Pedaling in Polk County
Today we welcome guest blogger Xiomara Meeks:
I recently watched a Tedx Talks presentation (https://www.youtube.com/watch?v=pX8zZdLw7cs) by Mikael Colville-Andersen on Bicycle Culture by Design. Mikael is an urban mobility expert from Copenhagen. In the video, at 7:20, he talks about his frustration with planners and engineers who haven’t even tried to bike their city. He continues to say that it is all office work and computer models. So, as a Transportation Planner for the Polk Transportation Planning Organization (TPO), I took his advice and rode my bike around the Lakeland downtown area. Here’s what I heard one June morning:
8:15 I met Archie, a retired gentleman who rides his bike daily. He also owns a car, but prefers to use his bicycle for the health benefits that come from regular exercise. That day he was headed to meet some friends in downtown Lakeland.
8:30 On my way to downtown from the bus station, I met Erubin at the post office parking lot. Erubin, a disadvantaged, 52 year-old man, was on his way to the doctor. He does not own a vehicle and said he rides his bike daily to run errands. He would rather ride his bike than depend on people to give him a ride. According to him, he lives near the bus terminal and rides his bike to places like Publix and Taco Bell. He also enjoys the physical benefits of riding a bike.
9:00 Another man I met, a 55-year-old, was riding his bike to run errands in the Lakeland area. He said he does not own a car, so biking is his only method of transportation. The day I spoke with him he was headed to work.
9:15 Henry, who lives in Lakeland, is a retired gentleman. I spotted Henry on a sidewalk near Munn Park in downtown Lakeland. He is unable to drive because of a cataract, so bicycling is his means of transportation.
9:30 I then ran into Donald, a 69-year-old man who was riding his electric bicycle down Missouri Ave. He was headed to the hospital to visit his roommate. Donald does not own a vehicle and said he uses the bike racks when he rides the bus.
While I spoke with Donald, two younger men passed by riding on the sidewalk. A third man passed by, riding a recombinant bicycle down the road.
9:45 Renee, 50 year old woman was headed to work on her bike when I caught up with her. She was also riding on the sidewalk. She said bicycling is her only mode of transportation.
9:50 A few minutes later, I met a man in his mid-40s. He owns a car, but prefers to ride his bike to run errands.
10:15 Shortly after, I spotted a 25-year-old woman named Jennifer. She was riding along the Fort Fraser Trail on US 98. She said she uses the Fort Fraser Trail for biking twice a week. She lives in Lakeland about 10 minutes away from the trail. She said she enjoys the Fort Fraser Trail because it offers a safe place to exercise that’s close to the highway in case of an emergency, but it also has a scenic view.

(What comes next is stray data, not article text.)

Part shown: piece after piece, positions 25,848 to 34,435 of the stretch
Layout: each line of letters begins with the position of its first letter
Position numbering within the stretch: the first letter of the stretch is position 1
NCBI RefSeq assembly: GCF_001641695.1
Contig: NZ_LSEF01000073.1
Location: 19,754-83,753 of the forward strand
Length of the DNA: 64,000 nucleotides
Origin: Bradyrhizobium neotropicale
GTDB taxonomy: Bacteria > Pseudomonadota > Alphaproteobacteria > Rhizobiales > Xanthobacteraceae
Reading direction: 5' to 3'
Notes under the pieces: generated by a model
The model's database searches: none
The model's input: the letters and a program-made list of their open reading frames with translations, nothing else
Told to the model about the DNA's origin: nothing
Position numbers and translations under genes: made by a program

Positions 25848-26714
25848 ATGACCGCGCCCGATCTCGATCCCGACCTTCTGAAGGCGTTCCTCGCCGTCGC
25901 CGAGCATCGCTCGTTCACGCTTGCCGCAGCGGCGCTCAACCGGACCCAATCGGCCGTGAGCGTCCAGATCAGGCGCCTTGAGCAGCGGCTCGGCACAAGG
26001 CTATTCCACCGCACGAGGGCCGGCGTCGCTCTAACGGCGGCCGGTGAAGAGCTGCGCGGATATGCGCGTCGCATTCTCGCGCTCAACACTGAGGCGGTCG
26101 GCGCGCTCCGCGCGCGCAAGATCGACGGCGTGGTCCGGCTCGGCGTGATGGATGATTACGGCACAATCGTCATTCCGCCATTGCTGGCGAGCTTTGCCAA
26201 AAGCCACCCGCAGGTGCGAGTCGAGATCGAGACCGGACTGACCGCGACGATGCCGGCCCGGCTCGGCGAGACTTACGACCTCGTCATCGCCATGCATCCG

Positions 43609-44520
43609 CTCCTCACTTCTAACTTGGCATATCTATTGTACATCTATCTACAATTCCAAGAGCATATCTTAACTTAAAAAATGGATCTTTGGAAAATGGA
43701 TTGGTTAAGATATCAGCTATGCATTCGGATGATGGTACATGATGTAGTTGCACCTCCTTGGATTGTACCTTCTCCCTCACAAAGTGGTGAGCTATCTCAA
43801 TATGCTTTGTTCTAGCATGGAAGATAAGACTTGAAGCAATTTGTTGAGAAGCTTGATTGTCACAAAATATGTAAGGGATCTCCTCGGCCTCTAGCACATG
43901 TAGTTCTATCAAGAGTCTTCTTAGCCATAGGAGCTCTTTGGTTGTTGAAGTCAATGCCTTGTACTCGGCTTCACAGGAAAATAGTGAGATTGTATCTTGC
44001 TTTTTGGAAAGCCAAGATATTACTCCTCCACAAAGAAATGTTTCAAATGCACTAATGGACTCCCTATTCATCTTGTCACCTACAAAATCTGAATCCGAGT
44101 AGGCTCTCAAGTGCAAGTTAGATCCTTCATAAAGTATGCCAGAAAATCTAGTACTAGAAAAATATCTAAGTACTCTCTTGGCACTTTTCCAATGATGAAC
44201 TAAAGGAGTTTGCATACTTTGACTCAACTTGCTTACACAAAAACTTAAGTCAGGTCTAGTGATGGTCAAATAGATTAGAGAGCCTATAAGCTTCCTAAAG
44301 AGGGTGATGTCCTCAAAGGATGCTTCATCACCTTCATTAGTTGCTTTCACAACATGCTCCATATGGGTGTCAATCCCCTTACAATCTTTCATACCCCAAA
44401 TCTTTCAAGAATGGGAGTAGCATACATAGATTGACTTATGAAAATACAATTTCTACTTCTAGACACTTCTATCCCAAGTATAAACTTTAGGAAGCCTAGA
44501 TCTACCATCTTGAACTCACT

10:20 The last pedestrian I ran into was Michael. He is a 61 year-young, retired man who was walking with his family who was riding bikes. They were enjoying some fishing along ide the Fort Fraser Trail. He said they enjoy the trail because it offers recreational opportunities as well as a connection to work and friends. Michael said the Fort Fraser Trail is a safe and quiet facility.
While my informal survey doesn’t address all of the needs of all cyclists in Polk County, it was quite obvious that safety is a concern for the residents of Lakeland. It reiterated some of what I learned on May 22, when the Polk TPO held a Multi-Use Community Forum meeting at the Cleveland Heights Golf Course in Lakeland. Our staff conducted a survey to gather public input on what people liked about our trail network and what areas needed improvement. Comments about safety and the overall connectivity of trails were the most recurrent. If you’d like to see all of the public comments, you can follow this link: http://bit.ly/1xImE0P.
Public participation is the fuel in the government process and enjoying some of Polk County’s finest bike facilities, was a terrific reminder of just who we work for – the people. At the Polk TPO we greatly value the input of people from our own backyard, as well as the surrounding region that includes Orlando to the north and Tampa to the south. With more than 375 miles of multi-use trails – and growing – people are using alternative modes of transportation, like bikes, to get to work, hang out with friends, or run errands.
My adventure into the steamy Polk summer was great, but if multi-use trails, development or transportation are your passion, I encourage you to join our Adviser Network by visiting our website, www.PolkTPO.com.
The Adviser Network is the way we engage with citizens, via surveys, multimedia and online tools and through Community Forums. There is no set time commitment and we encourage people to come as they are – whether it be to our quarterly Community Forums or by simply hitting us up on Facebook or Twitter.
As a side note, there were a couple of bikers out there who were just too fast for me to catch up to! After today’s exercise, my legs feel like Jello and I hope we continue this conversation. You can find me on Facebook (www.facebook.com/polktpo) or Twitter (www.twitter.com/polktpo).
Xiomara Meeks is a Senior Transportation Planner, blogger, and a mom of two. She started mountain biking during her college years at the University of Florida. Now you can find her riding a Yuba Cargo bike on the weekends with her kids. She blogs here: www.parkesdale.com/blog/
Want to be our next guest blogger? Send an email to: becky “at” floridabicycle.org